Paragraphs 22-29 are a defense of the Lutheran position that traditions instituted by the Church can not be made binding on people as if by their omission, one places one's eternal salvation at risk. "It is contrary to the Gospel to institute or do such works thinking that we merit grace through them, or as though Christianity could not exist without such service of God" (par. 29). This was precisely what Medieval Monasticism had become to be regarded as: necessary service to God. Monks and nuns were regarded as persons to whom the common folk could look as people pleasing God, whereas they could not, since they could not devote all their time to living in obedience to monastic vows.

The accusation was made that the reason the Lutherans opposed monasticism was simply because they wished to indulge the lusts of the flesh. No doubt Luther's marriage was in view here, along with all those who had forsaken their monastic vows and entered into the estate of marriage. Note that Lutherans today must take care that they not allow the proper doctrine of justification to become regarded as an excuse for not "discipline and the subduing of the flesh" (par. 30). What do we teach? Christians are to bear the cross by enduring affliction, and furthermore "every Christian ought to train and subdue himself with bodily restraints, or bodily exercises and labors. Then neither over-indulgence nor laziness may tempt him to sin." (par. 33). Do you think that Christians today regard gluttony and over indulgence in food as a real threat? How many commercials do you see on American TV for diet and weight loss?

The point however is that efforts to control the flesh and discipline it are never to be put forward as a way to "merit grace or make satisfaction for sin" (par. 33).

It is interesting to note what the Article assumes will, instead of monasticism, be the case in the Church. All people, at all times, will learn and receive instruction about godly discipline and spiritual exercises, bodily restraint, etc. Prayer and fasting are recommended by citing Matt. 17:21. This is perhaps one of the more neglected portions of the Lutheran Confessions. Lutherans are eager to reject monasticism but so doing tend to neglect what the article says about personal discipline. St. Paul is held up as a model to be imitated. He disciplined his flesh in order to keep it "prepared for spiritual things, for carrying out the duties of his calling." And, therefore, note this comment: we do not condemn fasting in itself, but making fasting a requirement on certain days and teaching that fasting were a necessary service of God. (par. 39).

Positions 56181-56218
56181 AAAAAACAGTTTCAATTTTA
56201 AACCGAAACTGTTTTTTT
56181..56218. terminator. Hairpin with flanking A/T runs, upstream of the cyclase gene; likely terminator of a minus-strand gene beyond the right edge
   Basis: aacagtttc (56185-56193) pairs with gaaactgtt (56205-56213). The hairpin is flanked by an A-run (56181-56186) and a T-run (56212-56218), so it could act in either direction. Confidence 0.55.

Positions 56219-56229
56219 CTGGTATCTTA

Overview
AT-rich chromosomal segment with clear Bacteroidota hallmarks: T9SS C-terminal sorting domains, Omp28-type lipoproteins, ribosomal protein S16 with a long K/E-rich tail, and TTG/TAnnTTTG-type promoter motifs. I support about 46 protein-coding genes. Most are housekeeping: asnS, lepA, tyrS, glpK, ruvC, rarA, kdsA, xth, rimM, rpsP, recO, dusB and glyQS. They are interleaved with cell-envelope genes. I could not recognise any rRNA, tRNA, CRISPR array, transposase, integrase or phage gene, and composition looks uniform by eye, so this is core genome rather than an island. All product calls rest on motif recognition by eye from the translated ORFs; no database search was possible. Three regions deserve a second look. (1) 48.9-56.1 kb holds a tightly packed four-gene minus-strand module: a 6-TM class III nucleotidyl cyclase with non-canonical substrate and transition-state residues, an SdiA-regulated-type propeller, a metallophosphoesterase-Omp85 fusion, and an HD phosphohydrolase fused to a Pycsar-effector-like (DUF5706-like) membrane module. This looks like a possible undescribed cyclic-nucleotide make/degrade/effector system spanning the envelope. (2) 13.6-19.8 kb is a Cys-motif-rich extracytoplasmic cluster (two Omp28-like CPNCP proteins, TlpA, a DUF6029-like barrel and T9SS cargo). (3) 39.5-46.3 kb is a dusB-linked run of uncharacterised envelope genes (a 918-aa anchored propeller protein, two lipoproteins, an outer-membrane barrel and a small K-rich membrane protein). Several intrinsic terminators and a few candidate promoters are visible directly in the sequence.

Then, note carefully paragraphs 40-45. Somehow Lutherans today have assumed that the Lutheran Confessions would have in a view that basically anything goes in the church and between various congregations unless, and until, there is some explicit false doctrine. The value of good order is neglected. But the AC here explains that Lutherans keep many traditions that provide for good order. What are they? The lectionary, chief holy days, etc. People are warned that such things do not justify, but things done in service to good order in the church are not rejected.

As you can see, this article, while on the face having only to do with monasticism actually contains a great deal of important insights into the teachings and assumptions of Lutheranism over against personal self-discipline.

Some questions to ponder:
Where and how can I be attentive to personal self-discipline? Do I over-indulge in food and drink? Do I regularly exercise my body to keep in good shape for service to God? When and how do I find myself being lazy, either bodily or spiritually? How does bodily discipline and self-control help me give glory to God and serve Him? How can I help people understand that self-discipline, prayer and fasting and other means of bodily control do not merit God's grace, but rather provide a structure and order by which I can give Him all thanks and praise? What are my various callings in life and how may I serve God in these callings?